March 2019's launch event at Apple Inc.'s (AAPL) headquarters in Cupertino, Calif., was supposed to be all about the hardware maker's deeper dive into media and entertainment, and it was. The company announced a new gaming subscription platform (Apple Arcade), a more robust streaming content platform (Apple TV+), and a new premium subscription platform (Apple News+). The surprise announcement, however, was the Apple Card, a Mastercard that Apple would be offering in partnership with Goldman Sachs Group Inc. (GS). This takes the hardware maker deep into financial services while capturing its 1.4 billion users in its ecosystem forever. As Oprah Winfrey said at the event, "They're in a billion pockets, y'all!"
- In March 2019, Apple unveiled a new credit card, the Apple Card.
- The Apple Card is available across all of the cardholder's Apple devices, and it pays its highest rewards for purchases of Apple products and services.
- The bank behind the Apple Card is Marcus by Goldman Sachs.
The Details on the New Apple Card
Apple offered the card to a select group of users on Aug. 6, 2019, with a wider release later in the month. The Apple Card will live on your Wallet App and be available across all of your Apple devices. It will track your spending with details like vendor names, payment due dates, and monthly spending. There are no late fees, annual fees, international fees, over-balance fees, or higher interest fees if you are late with payments. There was no mention of the APR at the press conference, but if you followed the fine print, you'd see that it is somewhere between 13.24% and 24.24%, based on creditworthiness. While the low end is low, customers with that kind of credit may be hard to find. The high end is standard and in line with other rewards cards.
According to Apple, the rewards for using the Apple Card are very competitive: "Every time customers use Apple Card with Apple Pay, they will receive 2 percent Daily Cash. Customers will also get 3 percent Daily Cash on all purchases made directly with Apple, including at Apple Stores, on the App Store and for Apple services." Get it? 2% on all purchases, but 3% for buying more Apple services. That's sticky. If you can roll your Daily Cash into more games on Apple Arcade or to pay off your Apple TV+ charges, why wouldn't you? The cash rewards are delivered daily, and made available to you very quickly on your Apple Cash card balance.
But Apple does not want you to wind up in the vortex of credit card debt. Apple won't be charging late fees, remember? But it will use machine learning to track your spending and suggest ways to manage your debt. Like the iPhone usage tracker users get every week, Apple wants you to be aware of your habits, as long as those habits are tied to its devices.
Jennifer Bailey, vice president of Apple Pay, put it much nicer at the event:
“Apple Card is designed to help customers lead a healthier financial life, which starts with a better understanding of their spending so they can make smarter choices with their money, transparency to help them understand how much it will cost if they want to pay over time and ways to help them pay down their balance.”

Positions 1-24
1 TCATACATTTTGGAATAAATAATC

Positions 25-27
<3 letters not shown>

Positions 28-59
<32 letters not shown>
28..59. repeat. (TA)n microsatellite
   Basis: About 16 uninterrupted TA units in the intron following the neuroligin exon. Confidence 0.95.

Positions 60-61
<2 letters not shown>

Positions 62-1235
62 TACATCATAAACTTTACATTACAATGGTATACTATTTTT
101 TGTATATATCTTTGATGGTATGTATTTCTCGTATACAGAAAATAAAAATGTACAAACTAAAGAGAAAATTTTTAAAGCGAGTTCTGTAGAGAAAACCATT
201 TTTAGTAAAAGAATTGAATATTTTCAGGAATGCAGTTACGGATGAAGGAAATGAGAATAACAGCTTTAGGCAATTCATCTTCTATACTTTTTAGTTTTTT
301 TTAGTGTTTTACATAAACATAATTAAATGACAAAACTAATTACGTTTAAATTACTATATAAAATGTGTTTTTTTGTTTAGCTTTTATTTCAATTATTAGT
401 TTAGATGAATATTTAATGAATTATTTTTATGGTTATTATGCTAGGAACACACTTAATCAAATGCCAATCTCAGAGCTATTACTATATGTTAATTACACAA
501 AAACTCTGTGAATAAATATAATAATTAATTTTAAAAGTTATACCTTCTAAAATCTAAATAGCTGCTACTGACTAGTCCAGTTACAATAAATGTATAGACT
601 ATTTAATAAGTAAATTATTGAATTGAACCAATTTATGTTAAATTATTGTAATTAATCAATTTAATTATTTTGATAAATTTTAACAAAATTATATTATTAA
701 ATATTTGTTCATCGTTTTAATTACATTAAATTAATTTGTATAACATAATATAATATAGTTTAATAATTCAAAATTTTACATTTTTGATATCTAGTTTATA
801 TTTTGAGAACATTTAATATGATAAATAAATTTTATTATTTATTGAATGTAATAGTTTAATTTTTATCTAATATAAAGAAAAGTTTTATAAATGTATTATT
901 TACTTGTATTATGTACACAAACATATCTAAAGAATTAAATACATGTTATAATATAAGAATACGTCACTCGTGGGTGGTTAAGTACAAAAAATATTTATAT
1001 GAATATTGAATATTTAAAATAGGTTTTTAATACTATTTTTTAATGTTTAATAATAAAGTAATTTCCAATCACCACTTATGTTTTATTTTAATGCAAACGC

Apple's Services business, which includes iTunes, the App Store, and Apple Pay, is one of the fastest growing segments within the company, but it is still dwarfed by hardware sales. Services pulled in $10.9 billion in sales in the fourth quarter of 2019, compared to $73.4 billion for products. Apple doesn't break out iPhone sales anymore, but they were down 15%, according the company. Some analysts think Services could be a $100 billion business annually some day soon, and the Apple Card might be the platinum ticket to take it there.
Big Tech moving into financial services is nothing new. Amazon.com Inc. (AMZN) offers the Amazon Prime Card with Visa and makes it hard to do anything outside the Prime jungle if you are a member. The Apple Wallet and Apple Pay were the Cupertino company's foray into digital wallets and payments, a multi-trillion dollar business. But it lacked a more versatile payment product that had a wider range of options and gave its users no reason to pay with anything else. Apple Pay is still not universally accepted, but Mastercard is.
Why Goldman Sachs?
Forget the fact that Goldman bankers may be among the few who can afford the new iPhones anymore. The storied financial institution has been trying to crack into retail banking for several years. In 2016 it rolled out Marcus, its commercial bank, with a similar mission to the Apple Card:
"Marcus personal loans and online savings accounts help people find ways to be smarter with their money. We're about helping customers do better now and in the long run."
Like Apple, Marcus offers no-fee personal loans to customers, and is relatively competitive with its checking and savings accounts. But Marcus has yet to establish its brand outside of Goldman Sachs' legacy. It is just starting to do that with some bold marketing moves in major cities, but the tie-in with Apple, the ultimate marketer and brand name, should help a little bit.
“Simplicity, transparency and privacy are at the core of our consumer product development philosophy,” said David M. Solomon, chair and CEO of Goldman Sachs, in Apple's press release. “We’re thrilled to partner with Apple on Apple Card, which helps customers take control of their financial lives.”
There is that "control" word again. In March's media show in Cupertino, several executives from Apple kept mentioning that users don't want to jump around from app to app and device to device, to enjoy their experiences. They want convenience and they want it in their hands. Apple has revolutionized the way we use our hands over the past decade. With the average user touching their phone hundreds of times a day and spending as many as four hours looking at it, the iPhone is the stickiest of products. The new Apple Card just made it even more so.